How do we get better cooperation in our team?

A puzzle where a piece is missing. A shoe that leaves a mark. A chain is only as strong as its weakest link. 

There are many metaphors describing something that is not quite as it should be. It's the same with a team. Each individual can be perfect for the company on paper, but when they join a team, there might be something that doesn't work. How would you find out what’s wrong? And more importantly - what do you know about it?

HOW DOES THE TEAM WORK?

When you start off by evaluating a team and look into the dynamics of the group, the model concerning team cooperation by Michael Wests could be a good place to start, even for the team members themselves, who get the tools to look into the cooperation in the team. 

In Michael West's book "Teamwork - Methods for effective cooperation" he establishes 3 main components for team efficiency – (see the figure below): 

  -  The task efficiency is the degree to which the team is successful in achieving its task-related goals. 

  -  The social well-being refers to the team members' success, growth and development. 

  -  The team's viability is the likelihood that the group will continue to work and function effectively.

When Michael West puts those 3 components together and into a model, they look like this:

 

AWARENESS IS THE FIRST STEP

Why are there some employees who function well in one department but not in another? It's all about looking at the composition of a team. I'm often helping other companies testing and analyzing the different personalities in a team. We get a clear idea about the individual employees’ strength and what motivates, but also where the weaknesses of the team lies. 

We have to focus on making the members of the team conscious about their individual type of personality and why they react the way they do. But one thing is to be conscious about the behavioral patterns of the team which is what creates the dynamic, another is changing bad habits. 

The first step is getting the tools to change your old habits. This is where you'll learn about manageable parts of your personality in cooperation with your colleagues, for the benefit of the entire team. Secondly, a crucial and sometimes overlooked step - training and follow ups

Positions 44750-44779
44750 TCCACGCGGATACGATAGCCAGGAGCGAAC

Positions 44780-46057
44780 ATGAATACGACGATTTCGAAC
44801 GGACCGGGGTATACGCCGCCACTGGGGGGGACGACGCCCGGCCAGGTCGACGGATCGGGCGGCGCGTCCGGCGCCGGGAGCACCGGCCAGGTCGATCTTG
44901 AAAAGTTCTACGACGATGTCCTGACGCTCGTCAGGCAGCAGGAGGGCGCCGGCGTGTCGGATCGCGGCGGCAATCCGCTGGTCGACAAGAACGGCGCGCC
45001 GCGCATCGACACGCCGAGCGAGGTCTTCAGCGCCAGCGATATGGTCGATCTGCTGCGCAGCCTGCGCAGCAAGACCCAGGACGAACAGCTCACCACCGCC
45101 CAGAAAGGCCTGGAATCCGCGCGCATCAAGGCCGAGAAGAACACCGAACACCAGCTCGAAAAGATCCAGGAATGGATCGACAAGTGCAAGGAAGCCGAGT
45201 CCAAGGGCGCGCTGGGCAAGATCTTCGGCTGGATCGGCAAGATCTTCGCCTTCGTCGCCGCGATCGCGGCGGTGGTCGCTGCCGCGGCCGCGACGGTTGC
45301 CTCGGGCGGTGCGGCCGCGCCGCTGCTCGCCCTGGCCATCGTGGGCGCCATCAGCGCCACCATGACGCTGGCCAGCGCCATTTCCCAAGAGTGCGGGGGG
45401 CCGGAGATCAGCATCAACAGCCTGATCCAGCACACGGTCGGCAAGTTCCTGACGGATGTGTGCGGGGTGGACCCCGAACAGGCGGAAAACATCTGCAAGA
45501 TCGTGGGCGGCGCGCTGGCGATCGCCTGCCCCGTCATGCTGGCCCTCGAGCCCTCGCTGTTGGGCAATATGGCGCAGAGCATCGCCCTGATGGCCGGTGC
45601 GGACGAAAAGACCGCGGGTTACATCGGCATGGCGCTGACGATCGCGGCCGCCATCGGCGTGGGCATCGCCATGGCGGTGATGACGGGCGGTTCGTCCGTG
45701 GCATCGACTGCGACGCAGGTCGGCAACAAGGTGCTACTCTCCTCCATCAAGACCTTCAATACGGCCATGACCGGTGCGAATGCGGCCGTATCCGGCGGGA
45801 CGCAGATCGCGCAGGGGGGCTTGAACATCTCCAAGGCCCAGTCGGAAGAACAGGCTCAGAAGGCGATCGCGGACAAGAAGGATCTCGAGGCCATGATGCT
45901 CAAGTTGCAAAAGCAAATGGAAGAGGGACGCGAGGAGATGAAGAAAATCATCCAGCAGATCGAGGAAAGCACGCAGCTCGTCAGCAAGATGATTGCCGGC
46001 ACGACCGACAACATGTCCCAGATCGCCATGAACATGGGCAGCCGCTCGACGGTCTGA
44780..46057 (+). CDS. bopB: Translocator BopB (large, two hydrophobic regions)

OLD HABITS DIE HARD

It can be really difficult to acquire new habits and ways to interact with others. It requires both will and persistence. Just think how hard it would be to start brushing your teeth on the other side of the mouth, than you usually do. Try it, and you will quickly find out that you fall back quickly into your old habits, unless you give it your full attention for a period of time until the new habits become habitual habits.

Therefore, one of my biggest focus areas, is on training and the follow-up in a team since the analysis is essential, for the whole exercise. Identifying the problems has no value unless you change the behavior. Follow-up can also be the motivation that means that you maintain changed habits and do not fall back into the old routines and ways of cooperating.

In the follow-up, we identify criteria for what we want the output of the analysis to be, so we get something measurable. Are there, for example, collaboration difficulties in the team? Then the various members of the team can each tell what they think a good cooperation entail.

Secondly, we look at how the process should move forward. We identify sub-goals to be met and more importantly how and when to do it. This way we can continuously analyze and see if the team has moved in the right direction. The fact that we continuously measure progress, is in itself a motivation for change. Small changes make great changes in the long run! And it is when we break old habits, good or bad, that we get a new insight and a new perspective.

 

//Article written by Mette Dahl Mikkelsen

//Translated by Linnea Norengaard

Linnea Norengaard

Linnea is our Content Writer and helps us communicate with our audience in the best possible way. 

"It's all about looking at the composition of a team"

Mette Dahl Mikkelsen - Master Danmark

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